Sansho the Bailiff (Criterion Collection)
One of the all time great films of the Japanese cinema, "Sansho the Bailiff" has been upgraded to Blu-ray from Criterion, and what a difference it makes. The extras remain the same from the DVD release a few years ago - an interview with actress Kyoko Kagawa, a couple interviews and a commentary with assorted Japanese film scholars that detail director Kenji Mizoguchi's work ethic, attention to period detail, etc., and a booklet containing two iterations of the traditional story on which the film is based - but the increase in detail is nothing less than entrancing.
Mizoguchi's tale, about two orphaned children sold to the ruthless title character, and the hardships ensued on the path to what little redemption they can muster, has a transcendent quality in the first place. The slow movements of the characters and intense formalism of the compositions keep his story set firmly in the realm of the mythical; of the folk tale; allowing his emotions and gestures to approach grandeur even when the scope of his story (or of his action effects) does not. To call it a magical film would be too cliché, it does "Sansho" a disservice.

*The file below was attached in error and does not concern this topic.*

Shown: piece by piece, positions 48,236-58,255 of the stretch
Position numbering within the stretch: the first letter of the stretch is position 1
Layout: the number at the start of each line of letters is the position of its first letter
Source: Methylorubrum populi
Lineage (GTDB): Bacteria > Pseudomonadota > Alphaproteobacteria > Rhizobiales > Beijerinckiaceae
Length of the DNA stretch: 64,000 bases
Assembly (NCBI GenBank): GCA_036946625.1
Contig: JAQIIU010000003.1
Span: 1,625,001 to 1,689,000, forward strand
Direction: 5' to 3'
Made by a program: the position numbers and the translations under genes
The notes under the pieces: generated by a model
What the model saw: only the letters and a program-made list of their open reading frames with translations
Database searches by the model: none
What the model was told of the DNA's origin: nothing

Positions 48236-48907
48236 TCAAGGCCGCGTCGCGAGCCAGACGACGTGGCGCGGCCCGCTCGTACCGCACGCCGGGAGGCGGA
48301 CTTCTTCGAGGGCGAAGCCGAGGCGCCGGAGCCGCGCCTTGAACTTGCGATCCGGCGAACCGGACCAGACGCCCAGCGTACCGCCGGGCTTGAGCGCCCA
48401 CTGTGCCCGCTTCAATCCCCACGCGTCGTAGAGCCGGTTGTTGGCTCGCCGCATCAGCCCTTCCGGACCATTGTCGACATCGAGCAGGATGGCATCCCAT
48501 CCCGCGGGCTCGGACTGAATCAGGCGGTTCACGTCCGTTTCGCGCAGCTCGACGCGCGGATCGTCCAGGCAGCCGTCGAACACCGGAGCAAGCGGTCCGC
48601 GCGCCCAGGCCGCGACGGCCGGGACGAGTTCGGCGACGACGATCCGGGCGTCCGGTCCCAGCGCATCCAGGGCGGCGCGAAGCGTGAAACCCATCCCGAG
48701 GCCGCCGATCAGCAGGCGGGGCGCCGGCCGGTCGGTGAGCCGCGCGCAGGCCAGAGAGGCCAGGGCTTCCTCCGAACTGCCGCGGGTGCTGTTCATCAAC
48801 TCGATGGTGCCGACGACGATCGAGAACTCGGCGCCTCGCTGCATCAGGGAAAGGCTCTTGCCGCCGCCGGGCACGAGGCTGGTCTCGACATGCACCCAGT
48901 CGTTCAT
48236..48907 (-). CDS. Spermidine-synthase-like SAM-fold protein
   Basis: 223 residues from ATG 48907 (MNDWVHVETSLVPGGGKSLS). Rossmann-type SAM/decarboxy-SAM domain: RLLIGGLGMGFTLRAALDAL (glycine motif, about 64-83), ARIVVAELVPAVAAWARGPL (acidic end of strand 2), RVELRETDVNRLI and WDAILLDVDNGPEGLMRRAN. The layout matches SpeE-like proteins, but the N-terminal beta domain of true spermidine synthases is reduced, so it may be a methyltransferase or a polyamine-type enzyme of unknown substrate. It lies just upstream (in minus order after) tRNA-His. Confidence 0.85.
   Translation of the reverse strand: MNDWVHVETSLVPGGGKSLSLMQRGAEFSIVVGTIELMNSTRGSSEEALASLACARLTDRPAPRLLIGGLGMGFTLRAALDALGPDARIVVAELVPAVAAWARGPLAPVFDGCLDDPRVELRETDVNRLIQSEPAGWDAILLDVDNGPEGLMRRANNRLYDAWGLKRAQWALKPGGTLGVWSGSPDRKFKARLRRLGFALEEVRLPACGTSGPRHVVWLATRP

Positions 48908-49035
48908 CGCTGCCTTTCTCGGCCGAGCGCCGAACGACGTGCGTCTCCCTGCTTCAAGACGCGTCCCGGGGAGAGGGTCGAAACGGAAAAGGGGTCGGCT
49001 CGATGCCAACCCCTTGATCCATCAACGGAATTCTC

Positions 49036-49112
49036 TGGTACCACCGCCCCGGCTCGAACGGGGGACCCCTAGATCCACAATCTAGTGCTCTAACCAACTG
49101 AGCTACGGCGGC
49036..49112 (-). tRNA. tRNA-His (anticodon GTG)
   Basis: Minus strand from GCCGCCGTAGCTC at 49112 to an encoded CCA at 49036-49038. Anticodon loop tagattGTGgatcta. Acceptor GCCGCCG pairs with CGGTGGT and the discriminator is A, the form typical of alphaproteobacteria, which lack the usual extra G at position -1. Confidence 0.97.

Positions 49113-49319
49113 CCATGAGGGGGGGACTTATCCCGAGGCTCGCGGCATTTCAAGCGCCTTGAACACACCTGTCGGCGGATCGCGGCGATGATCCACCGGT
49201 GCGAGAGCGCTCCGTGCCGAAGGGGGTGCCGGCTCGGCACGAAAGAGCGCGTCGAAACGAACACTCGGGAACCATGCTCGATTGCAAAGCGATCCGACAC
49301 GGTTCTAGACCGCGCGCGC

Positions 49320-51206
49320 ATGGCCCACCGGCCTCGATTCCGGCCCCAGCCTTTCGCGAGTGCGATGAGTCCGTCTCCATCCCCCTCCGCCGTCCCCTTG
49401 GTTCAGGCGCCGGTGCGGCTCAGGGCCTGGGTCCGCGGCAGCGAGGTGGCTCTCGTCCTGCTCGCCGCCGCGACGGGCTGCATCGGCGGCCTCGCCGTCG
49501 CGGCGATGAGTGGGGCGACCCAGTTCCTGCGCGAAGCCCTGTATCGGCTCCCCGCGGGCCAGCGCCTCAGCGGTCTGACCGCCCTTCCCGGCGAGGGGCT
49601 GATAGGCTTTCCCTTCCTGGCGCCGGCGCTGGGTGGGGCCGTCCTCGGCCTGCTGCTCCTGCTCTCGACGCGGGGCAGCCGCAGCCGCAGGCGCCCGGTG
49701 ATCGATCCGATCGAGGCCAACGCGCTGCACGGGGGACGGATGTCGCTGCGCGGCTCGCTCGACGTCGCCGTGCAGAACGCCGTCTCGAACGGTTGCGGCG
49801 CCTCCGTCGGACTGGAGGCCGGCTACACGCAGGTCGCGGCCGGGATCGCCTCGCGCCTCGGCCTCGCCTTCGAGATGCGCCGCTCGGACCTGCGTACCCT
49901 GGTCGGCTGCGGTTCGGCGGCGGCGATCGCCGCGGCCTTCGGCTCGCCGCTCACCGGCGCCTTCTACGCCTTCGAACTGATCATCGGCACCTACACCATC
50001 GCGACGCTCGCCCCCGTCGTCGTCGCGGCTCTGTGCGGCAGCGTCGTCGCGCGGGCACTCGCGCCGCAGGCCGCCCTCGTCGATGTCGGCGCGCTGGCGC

No, this is a wise film, a meticulous film, a masterful film. And Criterion's Blu-ray release, as they so often are, is the closest you can get to replicating the experience of watching a film print of "Sansho" flicker onto the big screen.
"Sansho the Bailiff"